Kiwis killed at work remembered


A coroners hearing will be held over the death of forestry worker Eramiha Pairama in the Bay of Plenty today; the same day that 99 New Zealanders killed at work are honoured at memorials around the country.

Mr Pairama was just 19-years-old when he was killed after being hit by a tree at a Whakatane logging site in 2013, for reasons alleged to be related to substandard health and safety measures.

His mother will be present at the hearing today -- but it's not just his family that suffers, with between 45 and 77 workplace deaths reported in New Zealand every year.

Council of Trade Unions (CTU) president Richard Wagstaff says the Workers Memorial Day commemoration, held annually on April 28, is a "sombre" occasion for all families affected by fatal work incidents.

"We remember those whose lives would have been saved if their workplaces had been safer. All of these deaths could have been prevented," he said.

"Earlier this month new health and safety law came into force. This new law means that Kiwis are safer at work -- but there is still work to be done."

Mr Wagstaff says particular attention needs to be paid to improving health and safety measures in regards to jobs on farms, and in jobs that put people into contact with asbestos -- which he refers to as "New Zealand's worst workplace killer".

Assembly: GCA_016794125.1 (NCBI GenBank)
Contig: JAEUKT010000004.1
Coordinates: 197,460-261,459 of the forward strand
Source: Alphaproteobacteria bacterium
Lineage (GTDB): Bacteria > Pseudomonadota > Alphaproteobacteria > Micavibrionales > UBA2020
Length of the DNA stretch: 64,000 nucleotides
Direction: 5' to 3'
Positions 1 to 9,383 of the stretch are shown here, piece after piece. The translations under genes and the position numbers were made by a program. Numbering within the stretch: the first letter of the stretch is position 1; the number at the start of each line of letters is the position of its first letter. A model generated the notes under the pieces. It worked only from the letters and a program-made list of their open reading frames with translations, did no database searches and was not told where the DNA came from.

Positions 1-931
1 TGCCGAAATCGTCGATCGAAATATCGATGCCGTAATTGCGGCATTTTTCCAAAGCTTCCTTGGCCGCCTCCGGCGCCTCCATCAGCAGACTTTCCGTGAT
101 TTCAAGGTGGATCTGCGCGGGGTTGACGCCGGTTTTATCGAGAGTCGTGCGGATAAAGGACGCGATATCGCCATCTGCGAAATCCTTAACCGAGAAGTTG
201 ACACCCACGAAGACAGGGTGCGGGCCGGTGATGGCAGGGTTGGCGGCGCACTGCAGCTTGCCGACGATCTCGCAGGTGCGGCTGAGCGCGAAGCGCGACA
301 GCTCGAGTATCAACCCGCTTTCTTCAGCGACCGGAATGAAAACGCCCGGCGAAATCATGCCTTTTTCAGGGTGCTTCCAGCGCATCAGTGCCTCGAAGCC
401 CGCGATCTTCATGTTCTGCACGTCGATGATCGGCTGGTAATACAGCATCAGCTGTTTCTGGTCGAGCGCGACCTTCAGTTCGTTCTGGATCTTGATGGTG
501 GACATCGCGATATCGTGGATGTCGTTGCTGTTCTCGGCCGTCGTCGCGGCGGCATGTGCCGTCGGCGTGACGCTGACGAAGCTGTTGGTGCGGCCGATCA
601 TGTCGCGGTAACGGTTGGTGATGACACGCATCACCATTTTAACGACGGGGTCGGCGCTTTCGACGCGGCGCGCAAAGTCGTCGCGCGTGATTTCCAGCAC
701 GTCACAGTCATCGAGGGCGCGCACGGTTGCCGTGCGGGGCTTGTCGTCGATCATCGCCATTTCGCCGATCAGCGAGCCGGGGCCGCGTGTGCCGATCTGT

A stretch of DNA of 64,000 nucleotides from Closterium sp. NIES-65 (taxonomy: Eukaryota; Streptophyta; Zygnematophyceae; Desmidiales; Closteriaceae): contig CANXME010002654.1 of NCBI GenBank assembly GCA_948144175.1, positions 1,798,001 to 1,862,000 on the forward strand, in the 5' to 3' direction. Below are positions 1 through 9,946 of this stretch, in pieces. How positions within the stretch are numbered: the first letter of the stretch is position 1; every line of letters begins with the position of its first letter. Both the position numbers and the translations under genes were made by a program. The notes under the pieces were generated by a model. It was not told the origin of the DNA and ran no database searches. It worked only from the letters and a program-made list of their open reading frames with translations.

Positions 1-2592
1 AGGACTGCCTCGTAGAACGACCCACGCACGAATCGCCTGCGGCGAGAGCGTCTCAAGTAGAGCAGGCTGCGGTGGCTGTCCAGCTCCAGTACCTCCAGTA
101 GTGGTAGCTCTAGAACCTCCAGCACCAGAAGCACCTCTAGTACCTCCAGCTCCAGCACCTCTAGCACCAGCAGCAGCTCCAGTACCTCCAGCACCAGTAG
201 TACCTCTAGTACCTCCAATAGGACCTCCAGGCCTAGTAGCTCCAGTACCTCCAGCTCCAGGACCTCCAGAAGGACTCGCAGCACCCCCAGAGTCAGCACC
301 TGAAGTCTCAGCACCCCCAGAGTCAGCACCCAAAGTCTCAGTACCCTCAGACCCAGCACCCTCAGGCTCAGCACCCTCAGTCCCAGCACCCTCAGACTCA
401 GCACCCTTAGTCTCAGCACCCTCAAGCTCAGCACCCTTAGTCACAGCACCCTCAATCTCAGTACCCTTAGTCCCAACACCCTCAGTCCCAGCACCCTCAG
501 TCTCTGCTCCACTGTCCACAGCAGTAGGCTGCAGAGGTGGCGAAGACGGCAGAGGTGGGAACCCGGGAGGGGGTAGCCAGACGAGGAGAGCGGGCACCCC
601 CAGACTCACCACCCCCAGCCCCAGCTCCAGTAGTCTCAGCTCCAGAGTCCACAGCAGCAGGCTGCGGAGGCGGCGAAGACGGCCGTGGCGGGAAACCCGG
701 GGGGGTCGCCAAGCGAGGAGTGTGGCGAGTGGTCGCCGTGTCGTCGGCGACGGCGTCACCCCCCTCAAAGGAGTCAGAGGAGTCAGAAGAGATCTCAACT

With many families -- like Mr Pairama's -- who are still fighting for justice in court, today's memorials can help them move towards closure.

"On Workers Memorial Day all around the country events of remembrance are occurring. There are also events focused on fighting for the living; fundraising for the legal work which has justice in its sight for the families whose loved ones never came home," Mr Wagstaff said.

Volunteers will be out in force today to raise money "to help families ensure their loved ones are rightfully remembered when agencies and the courts investigate serious workplace accidents", the Workers Memorial Fund website says.

More than two million people die as a result of work-related accidents and diseases every year, according to the International Labour Organisation.

At least 20 countries now celebrate Workers Memorial Day.